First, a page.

In accordance with other aspects of the invention, the present invention provides novel cermet-based resistive heating materials with superior power handling and heating capabilities, expressed in the form of Watts/unit surface area, that may exceed 100 W/cm2 when heating in air, 175 W/cm2 for heaters clamped to metal, and 875 W/cm2 for heating liquids (water). Manufactures specifications for the best conventional thick film resistive heating elements typically recommend 20 W/cm2 for air applications, 35 W/cm2 for heaters clamped to metal and 175 W/cm2 for heating water, and maximum operating temperatures of about 500–600 C.
In accordance with still further aspects of the invention, the present invention also provides novel resistive heating materials that are inherently more resistant to oxidation-corrosion and chemical attack at elevated temperatures, with properties more similar to refractory ceramics including SiC and MoSi2, when compared to nearly all of the commonly used metallic resistive heating materials including metals such as Pd/Ag, Pd, Ag, Cu, Ti, Ni, Au, Al, Ni—Cr (nichrome), Fe—Cr—Al (Kanthal), Si, polysilicon, and refractories such as W, Mo, and Ta.
In accordance with yet other aspects of the invention, the present invention provides novel resistive heating materials where the microstructure is characterized as having relatively compliant metal phase inclusions (such as aluminum or other metallic alloy particles) dispersed in a ceramic matrix, and the composition has been optimized to give substantially improved mechanical toughness, thermal shock resistance and bonding strengths.
In accordance with still another aspect of the invention, the present invention provides novel resistive heating materials containing primarily metal-carbide, boride, silicide and other non-oxide ceramics that are preferably processed in tapecast form, resulting in a thin flexible sheet that may be easily patterned or machined in the as-cast “green” or pre-fused state, and laminated onto a variety of similar or dissimilar substrates using only light pressure and comparatively low heat with regards to conventional heating material production processes. The preferred embodiment of the transfer tape process has the distinct advantage of significantly lower labor cost when compared with other conventional methods (such as printed thick films, CVD deposition, wire-wound coils, etc.) that are used to form resistive heating elements.
In accordance with still further preferred embodiments of the instant invention, is the manufacture of flexible ceramic-loaded polymer sheets, preferably in tapecast form, that is easily patterned in the un-fired or green state using low-cost, mass production pattering techniques. The pattering techniques include punching, shearing, stamping, and low-power laser micro-machining to form desired shapes.
In accordance with yet another preferred embodiment of the invention, the present invention provides flexible and pliable resistive heating materials, preferably in tapecast form, that may be easily and efficiently laminated directly onto many differently shaped substrates including plates, tubes (inside or outside), and complex or convoluted 3-dimensional substrates by applying only light pressure and/or low heat (about 75 C).
In accordance with further preferred embodiments of the invention, the present invention provides novel resistive heating cermet materials, preferably in thin flexible tapecast sheet form, that are compatible with High Temperature Co-fired Ceramic (HTCC) laminated ceramic devices where sintering temperatures well above 850 C are required.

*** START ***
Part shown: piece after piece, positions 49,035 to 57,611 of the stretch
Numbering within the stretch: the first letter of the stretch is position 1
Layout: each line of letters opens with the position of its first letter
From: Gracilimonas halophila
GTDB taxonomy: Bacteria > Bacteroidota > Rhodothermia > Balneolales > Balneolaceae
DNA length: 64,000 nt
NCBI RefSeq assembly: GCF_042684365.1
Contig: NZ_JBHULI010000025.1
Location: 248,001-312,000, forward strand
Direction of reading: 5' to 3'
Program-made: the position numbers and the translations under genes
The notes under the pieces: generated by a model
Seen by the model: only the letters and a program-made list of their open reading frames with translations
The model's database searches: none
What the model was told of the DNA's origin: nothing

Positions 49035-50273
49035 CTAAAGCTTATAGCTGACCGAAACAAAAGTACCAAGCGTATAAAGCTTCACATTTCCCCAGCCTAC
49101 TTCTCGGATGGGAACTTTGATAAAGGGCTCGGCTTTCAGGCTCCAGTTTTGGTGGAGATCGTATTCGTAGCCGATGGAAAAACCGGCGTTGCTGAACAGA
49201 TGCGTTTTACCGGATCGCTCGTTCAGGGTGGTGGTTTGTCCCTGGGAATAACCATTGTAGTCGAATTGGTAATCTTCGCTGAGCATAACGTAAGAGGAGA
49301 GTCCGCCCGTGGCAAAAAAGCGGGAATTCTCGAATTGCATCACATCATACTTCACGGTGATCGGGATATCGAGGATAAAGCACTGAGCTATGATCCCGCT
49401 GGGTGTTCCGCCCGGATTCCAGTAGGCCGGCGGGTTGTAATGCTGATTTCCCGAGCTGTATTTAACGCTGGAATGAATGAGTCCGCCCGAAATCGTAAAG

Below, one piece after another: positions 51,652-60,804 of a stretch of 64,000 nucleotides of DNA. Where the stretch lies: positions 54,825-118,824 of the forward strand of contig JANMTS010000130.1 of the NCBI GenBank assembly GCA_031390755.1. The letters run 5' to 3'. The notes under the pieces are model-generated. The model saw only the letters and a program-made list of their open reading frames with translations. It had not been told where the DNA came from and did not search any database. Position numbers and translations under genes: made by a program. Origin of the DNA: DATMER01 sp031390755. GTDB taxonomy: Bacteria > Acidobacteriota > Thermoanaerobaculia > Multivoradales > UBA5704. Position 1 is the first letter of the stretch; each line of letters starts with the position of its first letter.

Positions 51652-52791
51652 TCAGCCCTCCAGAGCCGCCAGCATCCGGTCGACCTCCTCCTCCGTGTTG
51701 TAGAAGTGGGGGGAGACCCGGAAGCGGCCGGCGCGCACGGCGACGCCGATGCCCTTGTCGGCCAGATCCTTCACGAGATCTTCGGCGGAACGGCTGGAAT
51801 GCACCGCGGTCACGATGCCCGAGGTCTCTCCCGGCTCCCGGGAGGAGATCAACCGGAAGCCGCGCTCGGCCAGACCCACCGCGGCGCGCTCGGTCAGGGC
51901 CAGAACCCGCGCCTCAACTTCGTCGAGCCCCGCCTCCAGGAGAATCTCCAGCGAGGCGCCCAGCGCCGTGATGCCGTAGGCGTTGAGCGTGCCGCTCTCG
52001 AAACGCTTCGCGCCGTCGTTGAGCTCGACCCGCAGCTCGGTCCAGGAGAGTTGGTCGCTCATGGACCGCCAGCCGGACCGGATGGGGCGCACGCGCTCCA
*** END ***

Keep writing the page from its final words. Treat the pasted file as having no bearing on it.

In accordance with still further preferred embodiments of the invention, the present invention also provide resistive heating materials, preferably in tapecast form, with novel cermet compositions and thermal coefficients of expansion (TCE) that are well matched with the TCE's of useful insulating or high temperature substrates that include quartz (fused silica), alumina, and single crystal silicon.
In accordance with additional preferred embodiments of the invention, the present invention provides novel low-profile resistive heating materials, preferably in flexible thin tapecast form, that do not require the complexity or expense of screening, printing, or stenciling costly metal inks, slurries and pastes (such as Pd/Ag, Pt, and Au) to form resistive heating and serpentine conductor paths.
In accordance with other preferred embodiments of the invention, the present invention provides a low cost, high performance alternative to the wet lithographic and conventional microfabrication techniques used to form or deposit heating elements, particularly in the meso-scale range, that is from about 30 micrometers up to several centimeters.
In accordance with still other preferred embodiments of the invention, the present invention minimizes frequently reported problems related to the sagging or slumping of unsupported layers of as-cast “green” ceramic tapes associated with the fabrication of monolithic ceramic structures during the laminating and pressing stages, and during the high temperature sintering stages, by providing novel compositions and formation techniques for producing tapecast carbon-loaded, flexible polymer sheets. The thermally fugitive carbon tapes or sheets have sufficient green strength and flexibility that they may be easily punched, sheared, or laser machined into almost any desired shape or pattern, and can be conveniently inserted to support overlying tapecast ceramic layers during pressing and sintering stages so that sagging, slumping and deformation is minimized.